If supply was greater than demand, this wouldn't matter because they would be keen to keep tenants. The law is not the problem, as Sarah said above, it's the supply/demand ratio.

But to improve that ratio, not even building will work on it's own, while Tax Credits and HB are still available to immigrants form the EU they'll continue to come to the UK and will need housing.

Reduced immigration AND a massive building programme on a scale that has never been seen since after WW2 is what is required. 

 

I don't believe there is a shortage of housing. There is an excess of credit.

The standard answer is that we need to build more affordable housing. For the lucky few. No. We need to make all housing affordable for the many. And the only possible way to do that is a house price crash but tptb are still too scared to say it.

I can guarantee that no matter how much affordable housing they build, I will never be given the option to buy one.

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52 minutes ago, Cunning Plan said:

I don't believe there is a shortage of housing. There is an excess of credit.

The standard answer is that we need to build more affordable housing. For the lucky few. No. We need to make all housing affordable for the many. And the only possible way to do that is a house price crash but tptb are still too scared to say it.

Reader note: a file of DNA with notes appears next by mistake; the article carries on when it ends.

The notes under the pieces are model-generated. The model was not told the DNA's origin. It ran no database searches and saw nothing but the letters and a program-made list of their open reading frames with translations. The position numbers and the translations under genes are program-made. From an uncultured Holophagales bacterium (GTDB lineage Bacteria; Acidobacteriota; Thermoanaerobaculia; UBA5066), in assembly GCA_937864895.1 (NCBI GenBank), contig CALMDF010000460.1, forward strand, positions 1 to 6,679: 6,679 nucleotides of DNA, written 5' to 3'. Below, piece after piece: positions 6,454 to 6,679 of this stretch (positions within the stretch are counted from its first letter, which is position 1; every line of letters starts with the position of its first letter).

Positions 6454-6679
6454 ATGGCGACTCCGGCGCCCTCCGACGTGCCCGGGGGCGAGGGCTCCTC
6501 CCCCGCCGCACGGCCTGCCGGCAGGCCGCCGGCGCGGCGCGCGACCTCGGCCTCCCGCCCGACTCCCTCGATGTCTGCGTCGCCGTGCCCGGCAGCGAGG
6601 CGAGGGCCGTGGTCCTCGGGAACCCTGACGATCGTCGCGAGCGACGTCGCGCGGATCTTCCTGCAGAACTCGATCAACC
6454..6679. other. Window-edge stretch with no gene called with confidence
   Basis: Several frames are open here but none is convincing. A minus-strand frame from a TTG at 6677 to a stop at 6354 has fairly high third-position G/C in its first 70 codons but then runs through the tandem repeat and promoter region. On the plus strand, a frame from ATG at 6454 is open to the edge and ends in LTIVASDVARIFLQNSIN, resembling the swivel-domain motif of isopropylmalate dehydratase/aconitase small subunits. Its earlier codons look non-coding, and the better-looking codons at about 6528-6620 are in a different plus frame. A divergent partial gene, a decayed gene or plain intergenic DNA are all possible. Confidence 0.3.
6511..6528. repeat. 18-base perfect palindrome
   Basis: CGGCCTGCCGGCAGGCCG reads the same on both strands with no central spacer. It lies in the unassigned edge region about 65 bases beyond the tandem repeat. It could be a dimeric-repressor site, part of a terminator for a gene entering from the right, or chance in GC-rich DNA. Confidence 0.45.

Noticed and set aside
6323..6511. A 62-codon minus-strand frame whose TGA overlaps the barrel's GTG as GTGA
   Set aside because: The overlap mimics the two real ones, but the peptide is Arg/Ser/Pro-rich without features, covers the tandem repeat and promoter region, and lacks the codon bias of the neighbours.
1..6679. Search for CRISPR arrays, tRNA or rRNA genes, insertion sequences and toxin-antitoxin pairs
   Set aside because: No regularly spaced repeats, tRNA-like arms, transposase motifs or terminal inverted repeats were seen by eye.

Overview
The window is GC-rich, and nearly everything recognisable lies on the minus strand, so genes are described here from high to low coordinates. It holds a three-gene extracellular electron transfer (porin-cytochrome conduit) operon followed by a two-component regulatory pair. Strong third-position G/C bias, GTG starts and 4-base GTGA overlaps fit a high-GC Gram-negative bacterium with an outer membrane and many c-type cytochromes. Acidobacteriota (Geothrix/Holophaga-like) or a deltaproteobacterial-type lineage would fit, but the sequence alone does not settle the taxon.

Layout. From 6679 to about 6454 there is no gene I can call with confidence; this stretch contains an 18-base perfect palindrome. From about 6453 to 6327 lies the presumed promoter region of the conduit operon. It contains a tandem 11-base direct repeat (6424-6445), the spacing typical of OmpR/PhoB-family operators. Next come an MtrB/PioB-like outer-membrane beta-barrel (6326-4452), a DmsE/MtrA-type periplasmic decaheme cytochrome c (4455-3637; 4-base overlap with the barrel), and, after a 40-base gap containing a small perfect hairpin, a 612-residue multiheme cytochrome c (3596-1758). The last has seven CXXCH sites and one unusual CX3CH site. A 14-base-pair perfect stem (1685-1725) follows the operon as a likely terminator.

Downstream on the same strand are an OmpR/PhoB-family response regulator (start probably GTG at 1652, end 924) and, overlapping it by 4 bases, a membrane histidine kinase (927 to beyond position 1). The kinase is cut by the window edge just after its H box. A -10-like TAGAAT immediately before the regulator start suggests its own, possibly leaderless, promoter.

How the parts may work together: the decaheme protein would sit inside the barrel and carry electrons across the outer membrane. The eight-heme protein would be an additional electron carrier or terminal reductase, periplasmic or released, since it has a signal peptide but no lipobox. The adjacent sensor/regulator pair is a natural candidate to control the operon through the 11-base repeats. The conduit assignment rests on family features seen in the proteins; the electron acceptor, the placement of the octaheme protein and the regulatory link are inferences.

I can guarantee that no matter how much affordable housing they build, I will never be given the option to buy one.

I didn't say build affordable housing, just build housing. (and infrastructure). Lots of it. Including lots of social housing that is NOT for sale, repeal those laws. No point in doing it until the TCs and HB and immigration situation is sorted though, it would just be used to house more Roma and Somalis.

If supply exceeds demand, or at least demand doesn't exceed supply by so much, prices will fall. This needs to happen. The price of money as you say is also key, but if you force prices down by raising that too much, many will lose their homes, it would be better if they can keep them, even their value is no longer what they paid for them.

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4 minutes ago, swissy_fit said:

I didn't say build affordable housing, just build housing. (and infrastructure). Lots of it. Including lots of social housing that is NOT for sale, repeal those laws. No point in doing it until the TCs and HB and immigration situation is sorted though, it would just be used to house more Roma and Somalis.